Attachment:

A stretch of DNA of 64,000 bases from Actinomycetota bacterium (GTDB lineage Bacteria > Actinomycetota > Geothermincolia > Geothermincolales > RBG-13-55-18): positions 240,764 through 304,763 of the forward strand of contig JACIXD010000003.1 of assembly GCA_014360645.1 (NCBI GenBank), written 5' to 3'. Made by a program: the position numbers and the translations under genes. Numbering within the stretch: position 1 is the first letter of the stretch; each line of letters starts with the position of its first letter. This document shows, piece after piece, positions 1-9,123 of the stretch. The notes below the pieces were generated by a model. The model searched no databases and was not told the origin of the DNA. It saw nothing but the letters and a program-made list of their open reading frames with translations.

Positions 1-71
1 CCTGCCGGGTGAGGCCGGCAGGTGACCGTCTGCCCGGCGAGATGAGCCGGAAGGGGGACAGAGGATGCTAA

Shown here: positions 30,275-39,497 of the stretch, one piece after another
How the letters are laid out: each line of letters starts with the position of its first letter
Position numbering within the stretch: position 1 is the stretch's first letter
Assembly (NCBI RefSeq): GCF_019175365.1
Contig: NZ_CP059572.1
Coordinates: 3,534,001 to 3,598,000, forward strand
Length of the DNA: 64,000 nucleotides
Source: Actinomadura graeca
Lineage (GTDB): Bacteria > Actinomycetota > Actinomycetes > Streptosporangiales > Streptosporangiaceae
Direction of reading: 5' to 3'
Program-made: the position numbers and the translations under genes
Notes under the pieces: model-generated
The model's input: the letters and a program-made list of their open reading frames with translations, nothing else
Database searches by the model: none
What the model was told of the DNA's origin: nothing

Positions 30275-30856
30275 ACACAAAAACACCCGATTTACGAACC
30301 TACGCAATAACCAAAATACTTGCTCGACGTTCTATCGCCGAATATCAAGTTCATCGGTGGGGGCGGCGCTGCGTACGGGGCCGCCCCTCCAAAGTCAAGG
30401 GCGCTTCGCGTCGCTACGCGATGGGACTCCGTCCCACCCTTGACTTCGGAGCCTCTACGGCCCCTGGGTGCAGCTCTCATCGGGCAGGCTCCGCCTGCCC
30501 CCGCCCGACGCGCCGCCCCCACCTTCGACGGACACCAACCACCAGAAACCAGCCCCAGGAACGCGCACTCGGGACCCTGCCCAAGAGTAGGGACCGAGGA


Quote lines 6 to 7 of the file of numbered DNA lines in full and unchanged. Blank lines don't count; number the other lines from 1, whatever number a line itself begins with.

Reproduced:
Position numbering within the stretch: position 1 is the stretch's first letter
Assembly (NCBI RefSeq): GCF_019175365.1